Do: Aim for an ice bath time of around 2-5 minutes maximum. You don't have to sit in there for a long time to reap the benefits, and unless you're using it as a recovery tool, your ice bath doesn't need to be longer than 5 minutes! Don't: Be careless about staying too long in an ice-cold tub.How long should I sit in a ice bath? ›
The general consensus from the literature is that the ideal length of an ice bath is 11-15 minutes. This maximizes the cryotherapy benefits of cold water immersion without inducing excessive stress or putting tissues at risk of frostbite or the body at risk of hypothermia.Do ice baths burn fat? ›
A new study suggests that ice baths may help burn body fat. Cold water exposure also appears to protect against insulin resistance and diabetes. Other health benefits were less clear, however.Is it better to take a hot bath or ice bath? ›
While cold water is the best way to avoid inflammation and potential aggravation of injuries, hot water relaxes muscles, joints, tendons, and all levels of stiffness, allowing for better stretching and movement, and increasing blood flow, which stimulates healing.Should I wear clothes in an ice bath? ›
#3 Do: Wear clothes to regulate body
When taking an ice bath, make sure that you wear a long sleeve sweater and shorts. While this might not keep you completely warm, it helps regulate your body temperature.
Are ice baths healthy? ›
Ice baths are good for you when done safely. Just one ice bath can help soothe your muscles, reduce inflammation, regulate your breathing, lift your mood, and even increase your energy level.What is the danger of ice baths? ›
Safety. There is agreement in the medical and scientific communities that ice baths can pose serious risks to health. Risks include hypothermia, shock and the possibility of sudden cardiac death.What temperature should an ice bath be? ›
The Basics of Ice Baths
Your ice bath temperature should be below 60 degrees Fahrenheit, with experienced bathers getting down to about 40 degrees.
There's some evidence that cold water therapy can stimulate your body's immune system. This would theoretically improve your ability to fight illness.Do ice baths help anxiety? ›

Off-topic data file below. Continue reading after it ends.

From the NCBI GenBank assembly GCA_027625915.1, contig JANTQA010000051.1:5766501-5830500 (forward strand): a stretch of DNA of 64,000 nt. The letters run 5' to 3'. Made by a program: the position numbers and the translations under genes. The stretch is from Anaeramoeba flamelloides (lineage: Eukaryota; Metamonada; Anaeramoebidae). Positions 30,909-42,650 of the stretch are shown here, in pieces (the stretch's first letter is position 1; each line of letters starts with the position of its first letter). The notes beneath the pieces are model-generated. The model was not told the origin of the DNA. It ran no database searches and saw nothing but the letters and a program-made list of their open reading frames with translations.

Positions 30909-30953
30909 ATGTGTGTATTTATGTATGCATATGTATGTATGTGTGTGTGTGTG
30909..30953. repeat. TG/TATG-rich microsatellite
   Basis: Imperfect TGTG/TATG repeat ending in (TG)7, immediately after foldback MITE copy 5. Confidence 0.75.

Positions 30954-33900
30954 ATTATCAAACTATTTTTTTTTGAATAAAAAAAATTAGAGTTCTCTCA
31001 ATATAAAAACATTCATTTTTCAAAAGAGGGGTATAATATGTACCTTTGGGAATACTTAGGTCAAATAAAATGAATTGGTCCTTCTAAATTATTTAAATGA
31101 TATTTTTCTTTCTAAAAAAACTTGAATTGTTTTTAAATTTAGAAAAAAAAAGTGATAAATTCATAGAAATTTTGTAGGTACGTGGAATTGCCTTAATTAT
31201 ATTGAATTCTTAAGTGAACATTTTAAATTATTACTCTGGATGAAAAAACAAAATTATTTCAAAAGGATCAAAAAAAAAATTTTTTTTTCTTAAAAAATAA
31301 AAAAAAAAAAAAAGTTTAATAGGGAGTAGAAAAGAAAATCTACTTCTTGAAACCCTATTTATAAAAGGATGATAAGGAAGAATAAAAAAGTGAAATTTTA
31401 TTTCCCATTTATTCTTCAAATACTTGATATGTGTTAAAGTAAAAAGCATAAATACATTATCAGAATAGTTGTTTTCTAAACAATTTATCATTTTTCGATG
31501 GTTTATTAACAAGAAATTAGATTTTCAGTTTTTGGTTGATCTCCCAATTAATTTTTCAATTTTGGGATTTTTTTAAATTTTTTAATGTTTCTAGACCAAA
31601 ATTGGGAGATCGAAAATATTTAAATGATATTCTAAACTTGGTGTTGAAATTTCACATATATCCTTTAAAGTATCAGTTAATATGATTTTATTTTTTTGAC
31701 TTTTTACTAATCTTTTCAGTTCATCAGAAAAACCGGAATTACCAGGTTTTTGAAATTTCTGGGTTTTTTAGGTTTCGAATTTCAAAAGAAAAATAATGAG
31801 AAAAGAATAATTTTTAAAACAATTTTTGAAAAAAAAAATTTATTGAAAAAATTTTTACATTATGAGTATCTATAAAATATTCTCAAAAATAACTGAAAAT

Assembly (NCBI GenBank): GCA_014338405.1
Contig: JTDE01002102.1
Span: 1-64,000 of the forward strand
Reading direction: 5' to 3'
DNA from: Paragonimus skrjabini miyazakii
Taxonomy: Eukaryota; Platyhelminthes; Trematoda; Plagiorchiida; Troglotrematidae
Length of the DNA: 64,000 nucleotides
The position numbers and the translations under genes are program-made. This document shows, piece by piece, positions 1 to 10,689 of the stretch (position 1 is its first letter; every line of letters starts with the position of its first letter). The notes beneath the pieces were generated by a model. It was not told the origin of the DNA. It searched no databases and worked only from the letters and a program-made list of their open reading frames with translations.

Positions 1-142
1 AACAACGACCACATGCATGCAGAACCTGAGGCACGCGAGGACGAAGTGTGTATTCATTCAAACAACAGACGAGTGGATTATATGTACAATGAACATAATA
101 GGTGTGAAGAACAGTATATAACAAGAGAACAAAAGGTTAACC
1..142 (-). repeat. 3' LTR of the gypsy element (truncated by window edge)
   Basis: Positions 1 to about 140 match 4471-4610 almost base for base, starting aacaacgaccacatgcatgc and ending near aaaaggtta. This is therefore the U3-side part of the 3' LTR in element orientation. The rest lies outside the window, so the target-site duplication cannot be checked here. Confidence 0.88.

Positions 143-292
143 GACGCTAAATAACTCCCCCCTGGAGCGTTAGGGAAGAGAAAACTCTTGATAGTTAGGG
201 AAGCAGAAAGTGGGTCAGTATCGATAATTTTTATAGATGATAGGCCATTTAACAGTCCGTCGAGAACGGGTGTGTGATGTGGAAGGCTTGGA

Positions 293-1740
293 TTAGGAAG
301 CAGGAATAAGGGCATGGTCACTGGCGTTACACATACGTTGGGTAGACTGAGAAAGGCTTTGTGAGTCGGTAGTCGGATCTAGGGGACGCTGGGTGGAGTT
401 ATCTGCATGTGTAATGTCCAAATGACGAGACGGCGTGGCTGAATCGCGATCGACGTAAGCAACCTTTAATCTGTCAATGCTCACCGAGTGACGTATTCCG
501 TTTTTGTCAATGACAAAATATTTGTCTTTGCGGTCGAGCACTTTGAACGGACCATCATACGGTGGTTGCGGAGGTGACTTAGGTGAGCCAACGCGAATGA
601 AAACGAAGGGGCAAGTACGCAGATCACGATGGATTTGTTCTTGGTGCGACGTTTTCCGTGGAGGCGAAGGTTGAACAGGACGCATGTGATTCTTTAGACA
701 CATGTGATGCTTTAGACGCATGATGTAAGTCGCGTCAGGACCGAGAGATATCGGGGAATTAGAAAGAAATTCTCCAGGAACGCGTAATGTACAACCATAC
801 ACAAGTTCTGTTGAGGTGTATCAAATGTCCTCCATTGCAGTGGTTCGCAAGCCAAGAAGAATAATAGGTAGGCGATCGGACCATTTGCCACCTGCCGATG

When you're stressed, the vagus nerve signals your body to release stress hormones. When you take an ice bath, the cold water has a calming effect that activates the vagus nerve to decrease stress levels and to help reduce tension and anxiety.How many ice baths a week? ›
When it comes to the number of times one should go for cold water therapy in a week, there is no definite answer. However, studies have linked health benefits with performing CWI at least four days per week on average. Just remember, if you are new to cold water therapy, start slowly.Why do I feel sleepy after ice bath? ›
When you take a cold shower or spend a few minutes in your cold plunge, your body's temperature will dramatically decrease. As a result, your body will release chemicals—such as melatonin—which researchers believe induces sleep.Should I stretch after ice bath? ›
Don't stretch when you are cold, immediately after the bath. I also stress the importance of moving around a bit throughout the day or evening post-race. Don't get stuck in the same position for extended periods of time, as this hinders recovery and tightens muscles.How painful is an ice bath? ›
“It's really painful when you get in, but it feels so good afterward,” she said. That sense of triumph is earned—an ice bath hurts. You can't ease into it, one toe at a time, because the natural reaction to this kind of cold is to recoil.Can you ice bath too often? ›
Spending too much time in an ice bath can have adverse consequences. That's why you should limit your time to no longer than 10 to 15 minutes.
Is a 10 minute ice bath good? ›
How long should I ice bath? If you are trying it for the first time, starting low and going slow is best. At first, you should limit your time to no longer than five minutes. If you feel comfortable, you could test out staying for 10 to 15 minutes at 50-59 degrees Fahrenheit in the following session.How long is a healthy ice bath? ›
Cold-water immersion, also known as an ice bath, is a recovery regimen usually done following intense exercise where you dunk yourself in a tub of cold water for 10 to 15 minutes.How long can you leave water in ice bath? ›
How often you should change the water depends on whether you're treating your cold water or not. Some people and manufacturers recommend changing it every four weeks or so, while others will only change the ice water in their tub or cold plunge every three or four months.How do you prepare for an ice bath? ›
- Fill a Bath Tub with cold water so it covers your legs and waist.
- Dump 1-2 bags worth of ice in the tub. ...
- Sit in the water for 10-15 minutes. ...
- Wear a long sleeve shirt or sweatshirt to help keep the top half of your body warm if needed.
- Bring a magazine or book with you in the tub too to help pass the time.